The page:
Join our mailing list
Get the latest on our campaigns, news and events from Thomas Pocklington Trust by joining our mailing list
Date posted: 29th January 2021
The Emergency Fund, launched last April to help support sight loss charities in the face of Covid-19, was “a life-saver” according to the many local organisations it helped to support.
A report evaluating the impact of the grant programme found the funding helped many charities to simply ‘stay afloat’ while others were able to adapt services and even establish new ones.
In April 2020 Thomas Pocklington Trust (TPT) suspended its regular grant funding programme and launched the Emergency Fund to support sight loss charities throughout the UK. These frontline charities needed financial support as other funding streams were cut and support services were needed more than ever.
£495k was awarded to 55 organisations which received a grant of up to £10k. All recipients submitted a report at the end of the 6-month grant period to evaluate the impact the funding.
Evaluation of the programme showed the fund enabled half to simply keep their doors open. Bradbury Fields Services for Blind and Partially Sighted People shared that: “The grant helped to fill an income shortfall of 45%”.
Northumberland County Blind Association was just three months away from closure. It used the £10K from the Emergency Fund as seedcorn funding to lever a further £70K, securing the future of the charity (see case study 1).
New services to support local blind and partially sighted communities throughout the UK, set up as a result of the funding, included: virtual and telephone tech support services; delivery services for food, medication, specialist equipment and mobility aids; pet care; online cooking, fitness classes; and online activities children and families.
MySight York used the £10K grant from the Emergency Fund to launch its ‘Keeping in Touch’ telephone service which proved to be a lifeline for blind and partially sighted people in its community (see case study 2).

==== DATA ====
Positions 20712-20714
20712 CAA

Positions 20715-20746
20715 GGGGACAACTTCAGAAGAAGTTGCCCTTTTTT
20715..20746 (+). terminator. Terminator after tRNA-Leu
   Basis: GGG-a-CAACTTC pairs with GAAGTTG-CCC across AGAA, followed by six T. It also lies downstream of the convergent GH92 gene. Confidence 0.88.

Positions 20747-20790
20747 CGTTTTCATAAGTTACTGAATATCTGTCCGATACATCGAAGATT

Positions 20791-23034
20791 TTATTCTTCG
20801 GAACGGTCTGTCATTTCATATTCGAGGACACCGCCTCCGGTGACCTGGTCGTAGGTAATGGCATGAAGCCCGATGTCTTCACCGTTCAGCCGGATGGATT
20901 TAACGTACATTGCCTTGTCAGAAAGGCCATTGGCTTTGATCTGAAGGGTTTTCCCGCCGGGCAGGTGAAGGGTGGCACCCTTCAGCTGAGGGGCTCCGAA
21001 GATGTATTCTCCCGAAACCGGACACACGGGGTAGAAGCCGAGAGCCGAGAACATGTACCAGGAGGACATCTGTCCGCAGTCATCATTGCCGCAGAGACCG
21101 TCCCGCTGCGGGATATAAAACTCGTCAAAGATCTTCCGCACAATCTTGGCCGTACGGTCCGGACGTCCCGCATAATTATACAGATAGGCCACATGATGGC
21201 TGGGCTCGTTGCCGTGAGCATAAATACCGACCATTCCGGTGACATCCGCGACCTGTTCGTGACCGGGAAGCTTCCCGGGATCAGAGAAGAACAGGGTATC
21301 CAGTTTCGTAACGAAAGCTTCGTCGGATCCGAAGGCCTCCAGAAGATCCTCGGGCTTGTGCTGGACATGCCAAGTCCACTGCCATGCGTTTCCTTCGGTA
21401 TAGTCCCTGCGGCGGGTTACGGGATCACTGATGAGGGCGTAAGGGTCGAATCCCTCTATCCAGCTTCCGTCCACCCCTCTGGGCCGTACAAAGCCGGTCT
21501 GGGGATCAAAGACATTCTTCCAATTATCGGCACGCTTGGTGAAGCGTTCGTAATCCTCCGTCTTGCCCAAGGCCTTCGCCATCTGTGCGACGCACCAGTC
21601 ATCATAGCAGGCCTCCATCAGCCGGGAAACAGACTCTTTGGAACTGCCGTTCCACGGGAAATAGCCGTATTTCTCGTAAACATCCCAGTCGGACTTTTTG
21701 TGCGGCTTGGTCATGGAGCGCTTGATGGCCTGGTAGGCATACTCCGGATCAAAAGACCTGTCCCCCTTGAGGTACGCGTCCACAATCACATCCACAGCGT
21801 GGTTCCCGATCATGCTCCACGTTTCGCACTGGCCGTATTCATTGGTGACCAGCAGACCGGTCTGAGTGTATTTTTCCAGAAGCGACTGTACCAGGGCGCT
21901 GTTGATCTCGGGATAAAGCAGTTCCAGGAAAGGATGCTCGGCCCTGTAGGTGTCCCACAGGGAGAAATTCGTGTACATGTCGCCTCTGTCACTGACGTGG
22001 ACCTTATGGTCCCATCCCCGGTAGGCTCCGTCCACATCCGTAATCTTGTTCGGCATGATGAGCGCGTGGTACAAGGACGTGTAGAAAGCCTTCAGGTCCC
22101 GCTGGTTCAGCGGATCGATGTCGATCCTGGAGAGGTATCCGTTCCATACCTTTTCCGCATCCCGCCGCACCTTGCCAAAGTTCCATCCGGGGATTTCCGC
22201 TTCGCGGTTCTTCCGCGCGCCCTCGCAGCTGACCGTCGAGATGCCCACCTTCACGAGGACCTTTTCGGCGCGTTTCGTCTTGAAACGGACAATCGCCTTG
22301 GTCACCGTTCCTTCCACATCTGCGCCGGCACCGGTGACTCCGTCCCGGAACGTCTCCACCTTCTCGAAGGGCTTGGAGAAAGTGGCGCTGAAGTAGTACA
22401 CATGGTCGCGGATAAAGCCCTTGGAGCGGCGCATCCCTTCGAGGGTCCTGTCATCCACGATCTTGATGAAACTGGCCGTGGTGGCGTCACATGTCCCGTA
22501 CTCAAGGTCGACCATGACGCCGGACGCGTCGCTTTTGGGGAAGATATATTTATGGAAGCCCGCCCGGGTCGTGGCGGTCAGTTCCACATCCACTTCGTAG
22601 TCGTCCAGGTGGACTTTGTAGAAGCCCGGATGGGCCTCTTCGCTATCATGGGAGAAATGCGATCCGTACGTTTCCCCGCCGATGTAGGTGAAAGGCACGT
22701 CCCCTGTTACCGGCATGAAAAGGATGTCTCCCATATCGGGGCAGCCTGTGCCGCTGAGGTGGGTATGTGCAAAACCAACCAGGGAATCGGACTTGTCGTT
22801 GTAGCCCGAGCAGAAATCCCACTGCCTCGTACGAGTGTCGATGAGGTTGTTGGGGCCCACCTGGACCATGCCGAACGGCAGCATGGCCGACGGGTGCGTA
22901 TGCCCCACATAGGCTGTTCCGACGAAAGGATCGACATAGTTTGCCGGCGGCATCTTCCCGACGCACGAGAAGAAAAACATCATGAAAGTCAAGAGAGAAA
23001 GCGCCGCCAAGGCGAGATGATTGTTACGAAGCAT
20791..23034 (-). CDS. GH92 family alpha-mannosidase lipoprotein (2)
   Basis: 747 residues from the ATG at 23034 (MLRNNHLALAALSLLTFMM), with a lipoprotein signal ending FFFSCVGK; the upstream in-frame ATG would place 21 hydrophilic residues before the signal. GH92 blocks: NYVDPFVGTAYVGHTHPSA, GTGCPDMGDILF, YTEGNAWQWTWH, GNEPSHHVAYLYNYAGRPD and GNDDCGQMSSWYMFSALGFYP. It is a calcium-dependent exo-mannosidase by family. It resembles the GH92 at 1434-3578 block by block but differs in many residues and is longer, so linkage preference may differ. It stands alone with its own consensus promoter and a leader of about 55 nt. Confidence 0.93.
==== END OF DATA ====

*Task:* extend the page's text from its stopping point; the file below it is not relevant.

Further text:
For those remaining open, adapting services that adhered to social distancing rules was priority number one. This meant many services moving to an online format, including: 1 to-1 and group support sessions; low vision clinics; accessible exercise classes; employment services; and child counselling sessions.
To reach blind and partially sighted people in the communities who were not on the internet, a large number of organisations set up telephone befriending services or doorstep welfare check networks, most of which were delivered by volunteers.
Essex-based Blind and Sight Impaired Society (BASIS) adapted its befriending service from face-to-face to telephone to ensure its community of blind and partially sighted people retained contact. It also launched online fitness and a hot meal delivery service to those shielding or unable to shop for themselves (see case study 3).
Through these services the Emergency Fund helped to support around ten thousand blind and partially sighted individuals. In some cases, the services provided by the supported organisations was the only contact many people have had during the pandemic, despite many of them being registered severely sight impaired.
And in addition to the direct contact with blind and partially sighted individuals, services delivered by the 55 charities also benefited hundreds of families and carers across all regions. Many of the local charities experienced an increase in volunteers.
Visionary, the membership organisation for sight loss charities, supported Thomas Pocklington Trust to reach many of these local frontline organisations which needed the grants.
Fiona Sandford, CEO of Visionary, said: “The funding from TPT and the speed at which it was disbursed made a huge and significant positive difference to the many visually impaired people who rely on local sight loss charities.
“Local charities provide essential and sometimes lifeline services within their local communities and being able to apply for this funding quickly and easily offered a very welcome helping hand at a difficult and challenging time.”
Charles Colquhoun, Chief Executive of Thomas Pocklington Trust, said: “The fund was specifically set up to help charities across the UK to continue to provide critical services for the physical and emotional wellbeing of blind and partially sighted people.”